Rumour has it that Motorola is working on a new 10.1-inch tablet to coincide with Google's launch of the Android Ice Cream Sandwich platform later in the year. The current scuttlebutt suggests a tablet with a whopping 2048x1536-pixel screen resolution, but in a bewildering 4:3 aspect ration. The rumours go on to say the next Xoom will be thinner, so presumably lighter, and that Motorola may intend to use the new Nvidia quad-core Kal-El processor as the tablet's backbone.
Yes, we can!
We had a chance to review the Xoom a few months ago and we were left feeling that there was some room for improvement, and we probably wouldn't have started with screen resolution and processing power. Here are our must-have enhancements for Motorola's next tablet.
Make it cheaper
Moto leapt into tablet technology feet first, creating what it considered to be a premium quality product deserving of a premium price tag. Don't get us wrong, it is sharply designed and constructed using some lovely feeling materials, but this is cold comfort when similar tablets from Asus and Acer have hit the market at slightly more than half the price.
We understand that building these machines costs money, but Motorola needs to keep its pricing in the same ball park as the computer manufacturers to stay ahead of the pack.
Change its screen technology
The promise of a huge step-up in screen resolution is always welcomed, but what we'd prefer to see is Motorola move away from TFT LCD panels and invest in some of the better-looking technologies used by the competition. It's unlikely Motorola could buy large AMOLED displays off Samsung, given that Samsung itself doesn't use AMOLED for its larger mobile devices, but making use of LG's IPS tech would be a step in the right direction.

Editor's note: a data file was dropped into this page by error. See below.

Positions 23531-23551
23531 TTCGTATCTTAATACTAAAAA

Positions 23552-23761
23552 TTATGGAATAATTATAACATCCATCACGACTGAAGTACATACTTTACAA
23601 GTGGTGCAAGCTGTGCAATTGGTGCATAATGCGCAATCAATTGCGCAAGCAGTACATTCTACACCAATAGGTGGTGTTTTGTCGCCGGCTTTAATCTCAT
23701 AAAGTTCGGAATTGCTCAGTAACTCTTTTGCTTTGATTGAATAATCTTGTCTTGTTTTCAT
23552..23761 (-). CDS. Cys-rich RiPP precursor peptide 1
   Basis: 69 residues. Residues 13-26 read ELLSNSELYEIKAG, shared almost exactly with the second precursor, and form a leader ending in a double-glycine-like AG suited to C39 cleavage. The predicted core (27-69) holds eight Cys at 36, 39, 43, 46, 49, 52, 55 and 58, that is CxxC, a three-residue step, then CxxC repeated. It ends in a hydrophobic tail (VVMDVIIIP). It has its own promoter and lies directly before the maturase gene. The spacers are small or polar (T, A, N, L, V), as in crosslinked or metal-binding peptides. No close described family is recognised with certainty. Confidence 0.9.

Add a full-sized SD card slot
While many of us struggle to figure where tablets fit into our tech lives, creative professionals found a place for these large-screened displays immediately. Adding a full-sized SD card slot would be a huge boon for photographers and digital artists, making it possible to inspect and edit photos immediately after a shoot.
Include support for NTFS file systems
Support for the NTFS file system will probably be the farthest thing from the minds of Motorola's designers, but it could be just what they need to convince the PC crowd to dip its toe in the tablet waters. Unlike FAT32 file systems, NTFS is capable of reading files larger than 4GB, opening doors for professional visual effects artists, and other professionals dealing in huge slabs of data, to transport and display their works in progress.
Any Xoom owners out there care to weigh in on this issue?